QUESTION: In reading the report, I noticed that the language that you used to describe Saudi Arabia is very vague and it seemed actually a little watered down, given what that country's track record is. I wonder if you can explain that.
And I also wonder if you can get into why you did not address any of the issues that have been raised recently by film-maker Michael Moore about connections between the Saudi family, the bin Laden family and the Bush administration and whether that may have played any role in all of this.
KEAN: Well, I haven't seen Mr. Moore's film. I'm not sure what those allegations are.
We do talk quite definitively about the allegation that there was a flight of Saudis that took off before airspace was opened, authorized by a high level in the United States government without the proper interviewing by the FBI. And what we say is that story is just not true.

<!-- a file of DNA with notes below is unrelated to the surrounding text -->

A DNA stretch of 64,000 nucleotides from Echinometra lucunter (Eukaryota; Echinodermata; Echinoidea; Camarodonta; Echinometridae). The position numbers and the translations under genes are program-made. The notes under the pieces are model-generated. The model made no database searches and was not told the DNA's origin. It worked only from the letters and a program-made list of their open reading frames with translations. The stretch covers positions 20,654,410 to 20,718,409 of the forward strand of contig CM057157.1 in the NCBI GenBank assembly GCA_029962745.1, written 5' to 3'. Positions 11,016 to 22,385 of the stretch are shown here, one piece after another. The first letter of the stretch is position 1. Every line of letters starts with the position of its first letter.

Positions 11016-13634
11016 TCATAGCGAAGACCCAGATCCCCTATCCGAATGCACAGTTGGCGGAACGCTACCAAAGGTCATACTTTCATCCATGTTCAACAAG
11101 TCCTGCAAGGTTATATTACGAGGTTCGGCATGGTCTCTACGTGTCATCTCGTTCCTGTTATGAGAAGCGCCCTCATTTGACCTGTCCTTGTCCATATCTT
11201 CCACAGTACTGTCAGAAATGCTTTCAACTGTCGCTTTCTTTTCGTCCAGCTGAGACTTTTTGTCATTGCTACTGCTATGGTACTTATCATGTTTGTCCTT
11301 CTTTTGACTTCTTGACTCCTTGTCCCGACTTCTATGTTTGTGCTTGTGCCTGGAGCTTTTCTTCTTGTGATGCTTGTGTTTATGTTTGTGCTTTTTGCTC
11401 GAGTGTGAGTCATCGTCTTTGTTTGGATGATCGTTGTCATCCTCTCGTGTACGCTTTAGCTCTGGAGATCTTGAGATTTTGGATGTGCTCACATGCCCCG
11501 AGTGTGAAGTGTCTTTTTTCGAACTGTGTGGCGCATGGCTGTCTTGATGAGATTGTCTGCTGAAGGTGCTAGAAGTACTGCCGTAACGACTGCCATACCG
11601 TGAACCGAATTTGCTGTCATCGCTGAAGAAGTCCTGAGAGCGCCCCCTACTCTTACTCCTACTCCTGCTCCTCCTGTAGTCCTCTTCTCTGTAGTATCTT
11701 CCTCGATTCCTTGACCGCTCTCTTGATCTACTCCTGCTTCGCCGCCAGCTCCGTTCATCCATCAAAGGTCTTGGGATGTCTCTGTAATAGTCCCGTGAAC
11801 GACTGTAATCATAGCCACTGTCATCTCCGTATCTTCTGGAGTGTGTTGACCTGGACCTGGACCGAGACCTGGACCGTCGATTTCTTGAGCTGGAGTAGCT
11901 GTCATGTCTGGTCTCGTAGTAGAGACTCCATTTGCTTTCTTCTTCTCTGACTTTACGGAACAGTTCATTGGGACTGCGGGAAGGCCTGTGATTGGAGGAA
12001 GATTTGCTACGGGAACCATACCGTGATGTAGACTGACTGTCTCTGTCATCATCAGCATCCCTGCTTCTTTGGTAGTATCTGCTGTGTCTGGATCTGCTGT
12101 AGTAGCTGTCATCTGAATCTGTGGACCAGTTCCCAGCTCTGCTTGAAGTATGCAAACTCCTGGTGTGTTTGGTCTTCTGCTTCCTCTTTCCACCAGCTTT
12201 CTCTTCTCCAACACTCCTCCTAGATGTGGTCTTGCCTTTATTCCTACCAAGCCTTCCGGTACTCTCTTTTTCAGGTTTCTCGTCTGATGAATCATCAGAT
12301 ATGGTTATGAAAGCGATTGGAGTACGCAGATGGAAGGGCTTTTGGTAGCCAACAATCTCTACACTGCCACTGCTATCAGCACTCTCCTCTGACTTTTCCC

That plane took off. It took off after the airspace was open, after the FBI had screened the people, and it was authorized by Mr. Clarke. We do handle that one.
We didn't water down any language that I'm aware of on Saudi Arabia. What we do say is that we've got to get beyond this relationship having to do with just oil. We have got to work with the Saudi government, that shares a very common interest with us now, because the terrorists would be very, very -- just as happy, I think, to destroy the government in Saudi Arabia right now as they would our own government. And they have a very common interest in working with us against the terrorists at this point, who have attacked them as much as well as attacked us.